When Fortnite Battle Royale Chapter 4 Season 1 released in early December, players could not help but notice a generational leap in visual fidelity and detail. It’s no coincidence that the latest Chapter of the game makes use of Unreal Engine 5’s newest, most innovative features—like Lumen, Nanite, Virtual Shadow Maps, Temporal Super Resolution, and more—via Unreal Engine 5.1.
Fortnite Battle Royale Chapter 4 was a great example of our determination at Epic Games to “eat our own dogfood,” battle-testing new features under the pressures of live game development. The initiative drove improvements to the innovative feature set introduced in UE 5.0, which were then leveraged by the Fortnite team.
We had previously tested UE5 features with The Matrix Awakens: An Unreal Engine 5 Experience, showcasing a photoreal city running on the latest generation consoles at 30 fps. With Fortnite Battle Royale Chapter 4, the team faced the additional challenge of making sure the game runs at 60 fps on all platforms, while delivering the type of quality today’s players expect—demanding stylized graphics, detailed foliage and day/night cycles—all in a large dynamic open world that features both building and destruction.
In this blog, we’ll look at some of the features that benefited from being put through their paces in Chapter 4. We’ll also link to some deeper dive articles that look at improvements to Lumen, Nanite, and Virtual Shadow Maps in greater detail, and discuss the lessons learned from our work on Fortnite Battle Royale Chapter 4 that we believe are going to empower you to create more detailed and faster open world games with Unreal Engine 5.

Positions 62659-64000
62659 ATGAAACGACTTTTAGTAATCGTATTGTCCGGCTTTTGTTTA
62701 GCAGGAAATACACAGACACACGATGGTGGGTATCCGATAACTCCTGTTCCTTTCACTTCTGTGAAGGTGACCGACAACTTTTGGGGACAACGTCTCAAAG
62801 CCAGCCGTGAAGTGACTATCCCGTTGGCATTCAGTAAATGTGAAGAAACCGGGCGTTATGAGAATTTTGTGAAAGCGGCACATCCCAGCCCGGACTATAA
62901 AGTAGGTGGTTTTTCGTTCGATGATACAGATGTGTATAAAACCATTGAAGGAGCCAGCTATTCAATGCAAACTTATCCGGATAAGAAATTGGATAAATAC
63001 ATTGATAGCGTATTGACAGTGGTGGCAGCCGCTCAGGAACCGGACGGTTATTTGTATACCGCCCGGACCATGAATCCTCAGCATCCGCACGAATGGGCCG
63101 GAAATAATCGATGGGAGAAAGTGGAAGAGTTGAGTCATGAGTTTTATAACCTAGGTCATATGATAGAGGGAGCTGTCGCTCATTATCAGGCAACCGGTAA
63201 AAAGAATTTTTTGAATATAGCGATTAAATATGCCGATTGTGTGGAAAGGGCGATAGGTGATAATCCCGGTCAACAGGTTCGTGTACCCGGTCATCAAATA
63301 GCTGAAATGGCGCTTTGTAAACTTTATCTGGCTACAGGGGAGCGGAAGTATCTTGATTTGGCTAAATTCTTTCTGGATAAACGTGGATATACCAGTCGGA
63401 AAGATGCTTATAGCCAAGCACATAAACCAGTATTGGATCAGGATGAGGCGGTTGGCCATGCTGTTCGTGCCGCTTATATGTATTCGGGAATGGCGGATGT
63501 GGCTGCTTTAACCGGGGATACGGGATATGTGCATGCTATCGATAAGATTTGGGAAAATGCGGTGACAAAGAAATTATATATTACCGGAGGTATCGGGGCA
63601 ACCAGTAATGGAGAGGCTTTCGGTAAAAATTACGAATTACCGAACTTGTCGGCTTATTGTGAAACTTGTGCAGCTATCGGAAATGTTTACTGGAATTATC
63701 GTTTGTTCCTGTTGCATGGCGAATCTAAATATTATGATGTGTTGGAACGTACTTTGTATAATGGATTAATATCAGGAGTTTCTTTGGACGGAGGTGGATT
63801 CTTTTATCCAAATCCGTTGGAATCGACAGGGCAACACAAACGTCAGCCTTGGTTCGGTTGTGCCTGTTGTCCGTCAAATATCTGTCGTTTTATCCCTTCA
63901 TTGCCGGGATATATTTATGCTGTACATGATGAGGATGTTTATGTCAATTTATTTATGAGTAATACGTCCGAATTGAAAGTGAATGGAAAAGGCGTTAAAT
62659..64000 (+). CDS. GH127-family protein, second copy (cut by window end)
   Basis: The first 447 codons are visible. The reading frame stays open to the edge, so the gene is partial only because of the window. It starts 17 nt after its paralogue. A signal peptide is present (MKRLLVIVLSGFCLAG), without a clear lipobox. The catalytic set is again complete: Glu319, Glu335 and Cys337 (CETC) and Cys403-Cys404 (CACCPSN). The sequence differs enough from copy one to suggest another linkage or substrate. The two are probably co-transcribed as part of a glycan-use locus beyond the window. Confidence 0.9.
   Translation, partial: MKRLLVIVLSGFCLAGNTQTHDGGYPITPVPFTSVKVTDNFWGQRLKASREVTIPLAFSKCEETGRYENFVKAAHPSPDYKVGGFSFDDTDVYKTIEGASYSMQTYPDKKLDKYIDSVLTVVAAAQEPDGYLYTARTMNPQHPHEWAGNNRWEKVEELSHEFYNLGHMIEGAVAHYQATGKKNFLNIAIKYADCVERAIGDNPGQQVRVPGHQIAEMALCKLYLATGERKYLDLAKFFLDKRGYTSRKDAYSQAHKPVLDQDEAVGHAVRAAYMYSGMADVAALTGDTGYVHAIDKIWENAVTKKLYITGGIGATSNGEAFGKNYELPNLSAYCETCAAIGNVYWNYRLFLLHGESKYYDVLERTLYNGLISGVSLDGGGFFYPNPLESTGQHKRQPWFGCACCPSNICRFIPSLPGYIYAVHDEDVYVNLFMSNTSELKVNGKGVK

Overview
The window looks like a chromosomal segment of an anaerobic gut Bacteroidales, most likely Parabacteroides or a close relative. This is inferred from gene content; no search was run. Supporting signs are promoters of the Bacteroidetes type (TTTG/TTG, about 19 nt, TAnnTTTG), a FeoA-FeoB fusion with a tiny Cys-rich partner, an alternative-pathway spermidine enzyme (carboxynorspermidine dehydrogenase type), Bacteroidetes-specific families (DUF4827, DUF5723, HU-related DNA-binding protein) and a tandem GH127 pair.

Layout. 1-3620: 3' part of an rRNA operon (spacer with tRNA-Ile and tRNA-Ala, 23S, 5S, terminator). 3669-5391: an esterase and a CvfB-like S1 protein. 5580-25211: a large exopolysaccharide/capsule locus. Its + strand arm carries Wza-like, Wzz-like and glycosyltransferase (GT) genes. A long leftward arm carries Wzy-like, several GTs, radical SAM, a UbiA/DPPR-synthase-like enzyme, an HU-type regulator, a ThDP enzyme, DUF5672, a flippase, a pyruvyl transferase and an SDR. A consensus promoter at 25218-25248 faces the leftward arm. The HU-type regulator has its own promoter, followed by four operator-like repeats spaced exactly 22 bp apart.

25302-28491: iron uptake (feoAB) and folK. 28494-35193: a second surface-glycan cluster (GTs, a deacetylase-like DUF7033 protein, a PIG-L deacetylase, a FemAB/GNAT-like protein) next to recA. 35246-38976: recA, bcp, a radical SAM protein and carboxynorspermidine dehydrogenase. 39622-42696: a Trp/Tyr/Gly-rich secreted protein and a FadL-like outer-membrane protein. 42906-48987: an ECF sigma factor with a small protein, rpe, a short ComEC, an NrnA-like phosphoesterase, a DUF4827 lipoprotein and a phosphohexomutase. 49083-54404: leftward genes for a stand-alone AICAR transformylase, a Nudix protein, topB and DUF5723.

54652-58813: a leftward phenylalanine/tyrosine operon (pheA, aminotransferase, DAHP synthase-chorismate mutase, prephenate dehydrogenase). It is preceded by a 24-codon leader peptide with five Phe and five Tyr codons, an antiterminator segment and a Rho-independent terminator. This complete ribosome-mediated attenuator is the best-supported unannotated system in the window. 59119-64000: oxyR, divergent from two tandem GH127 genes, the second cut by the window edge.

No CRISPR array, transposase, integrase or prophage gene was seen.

Lumen is the new real-time global illumination and reflections solution introduced in Unreal Engine 5. Lumen uses both hardware and software ray tracing to provide realistic indirect bounce lighting, reflections, and shadows that dynamically react to changes in direct lighting and geometry. Some examples of what’s possible thanks to Lumen include a blue wall giving a hint of blue tint to all nearby objects or characters; golden hour sunlight streaming through a single window and lighting up the whole house without any local light; and light entering a room when an exterior door is opened.